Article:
Certainly we’re concerned about the threat of lost funding, but it shouldn’t come to that. After all, we want what DeSantis wants: to keep schools open and our kids in the classroom. The past year has proved that in-person learning is best for the vast majority of students. Through universal masking we can limit the number of students and teachers out sick or in quarantine, which means more instructional time and better educational outcomes.
More importantly, universal masking will promote the health and safety of those inside and outside our school walls.
The Florida Constitution says the state has a “paramount duty” to provide safe and high-quality public schools. It’s one of the highest constitutional standards for public education in the nation. We hope and expect that our state leaders will live up to that duty.
I will certainly do my part. I value life too much to take chances with the lives of others, even under the threat of retaliation. As our school board chair has so aptly put it, better a loss of funding than a loss of lives.
Not only is DeSantis threatening to withhold state funding to districts who refuse to endanger their students, he is threatening to withhold pay from the superintendents who defy him.
TALLAHASSEE (CBSMiami) – The Office of Gov. Ron DeSantis announced that the Florida Board of Education could withhold the salaries of superintendents and school board members who defy the governor’s executive order prohibiting mask mandates.
Here is the statement released to CBS4:
“With respect to enforcing any financial consequences for noncompliance of state law regarding these rules and ultimately the rights of parents to make decisions about their children’s education and health care decisions, it would be the goal of the State Board of Education to narrowly tailor any financial consequences to the offense committed. For example, the State Board of Education could move to withhold the salary of the district superintendent or school board members, as a narrowly tailored means to address the decision-makers who led to the violation of law.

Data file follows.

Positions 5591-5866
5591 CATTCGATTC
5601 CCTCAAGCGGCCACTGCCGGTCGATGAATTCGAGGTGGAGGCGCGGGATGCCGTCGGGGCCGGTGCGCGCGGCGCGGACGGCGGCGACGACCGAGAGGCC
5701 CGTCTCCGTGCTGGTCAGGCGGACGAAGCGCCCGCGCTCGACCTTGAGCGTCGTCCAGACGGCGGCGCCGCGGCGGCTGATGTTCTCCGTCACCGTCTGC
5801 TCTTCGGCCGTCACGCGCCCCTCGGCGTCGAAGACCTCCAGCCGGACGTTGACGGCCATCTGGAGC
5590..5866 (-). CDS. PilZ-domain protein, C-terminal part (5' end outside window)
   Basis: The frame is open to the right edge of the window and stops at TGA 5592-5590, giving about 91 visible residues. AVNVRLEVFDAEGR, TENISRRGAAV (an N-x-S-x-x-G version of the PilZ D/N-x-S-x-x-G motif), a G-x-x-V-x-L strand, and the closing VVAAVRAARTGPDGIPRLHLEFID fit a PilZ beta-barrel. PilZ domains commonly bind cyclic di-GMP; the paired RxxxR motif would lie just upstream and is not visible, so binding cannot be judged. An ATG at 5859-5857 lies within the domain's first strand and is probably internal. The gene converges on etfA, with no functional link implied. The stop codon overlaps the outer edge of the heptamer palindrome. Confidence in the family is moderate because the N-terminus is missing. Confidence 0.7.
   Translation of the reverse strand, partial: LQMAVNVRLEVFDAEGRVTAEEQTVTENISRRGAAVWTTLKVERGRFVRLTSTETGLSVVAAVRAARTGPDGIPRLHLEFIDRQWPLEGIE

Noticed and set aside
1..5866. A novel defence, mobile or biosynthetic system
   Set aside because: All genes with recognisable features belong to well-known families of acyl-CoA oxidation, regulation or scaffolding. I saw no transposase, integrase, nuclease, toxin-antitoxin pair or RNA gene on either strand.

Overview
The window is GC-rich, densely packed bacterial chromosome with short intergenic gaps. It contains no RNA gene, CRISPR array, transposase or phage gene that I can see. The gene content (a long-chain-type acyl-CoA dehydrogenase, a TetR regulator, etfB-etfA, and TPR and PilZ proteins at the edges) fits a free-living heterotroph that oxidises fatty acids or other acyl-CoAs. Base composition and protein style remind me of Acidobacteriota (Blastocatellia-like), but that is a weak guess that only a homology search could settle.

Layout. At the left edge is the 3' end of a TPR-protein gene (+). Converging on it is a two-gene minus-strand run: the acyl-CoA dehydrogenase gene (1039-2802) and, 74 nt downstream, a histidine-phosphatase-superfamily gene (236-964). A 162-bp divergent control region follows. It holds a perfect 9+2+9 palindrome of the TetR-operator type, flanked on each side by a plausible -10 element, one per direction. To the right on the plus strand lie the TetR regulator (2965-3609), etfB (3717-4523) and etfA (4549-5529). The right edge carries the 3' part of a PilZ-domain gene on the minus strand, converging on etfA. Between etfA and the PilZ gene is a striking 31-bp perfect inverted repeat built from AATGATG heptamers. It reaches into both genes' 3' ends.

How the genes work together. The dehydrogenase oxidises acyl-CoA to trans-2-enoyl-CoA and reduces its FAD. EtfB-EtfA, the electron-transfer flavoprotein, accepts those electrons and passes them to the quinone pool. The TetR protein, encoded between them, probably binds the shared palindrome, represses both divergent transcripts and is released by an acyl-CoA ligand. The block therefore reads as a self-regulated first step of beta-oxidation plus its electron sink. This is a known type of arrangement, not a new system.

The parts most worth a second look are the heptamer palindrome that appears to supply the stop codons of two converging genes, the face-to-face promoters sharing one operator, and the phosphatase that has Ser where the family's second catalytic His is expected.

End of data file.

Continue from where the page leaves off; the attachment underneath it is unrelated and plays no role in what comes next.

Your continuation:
“Education funding is intended to benefit students first and foremost, not systems. The Governor’s priorities are protecting parents’ rights and ensuring that every student has access to a high-quality education that meets their unique needs.”
Miami-Dade Superintendent Alberto Carvalho, who runs the fourth largest school district in the nation, released a statement in response. It reads, in full:
“We have established a process that requires consultation with experts in the areas of public health and medicine. We will follow this process, which has served us well, and then make a final decision. At no point shall I allow my decision to be influenced by a threat to my paycheck; a small price to pay considering the gravity of this issue and the potential impact to the health and well-being of our students and dedicated employees.
“I want to thank the Governor for recognizing that students should not be penalized.”
I’m not a lawyer, but I’m pretty sure that the last threat about paying superintendents is bullshit. It’s a violation of federal law to withhold pay without due process, and if I know Alberto Carvalho (full disclosure: I do), he’ll stand up against this threat to the full extent of the law and more than likely join the inevitable lawsuit.
Political hyperbole often goes to extremes by saying that their opponents are a danger to America. In this case, it’s not hyperbole. Ron DeSantis is literally endangering the lives of the people of Florida.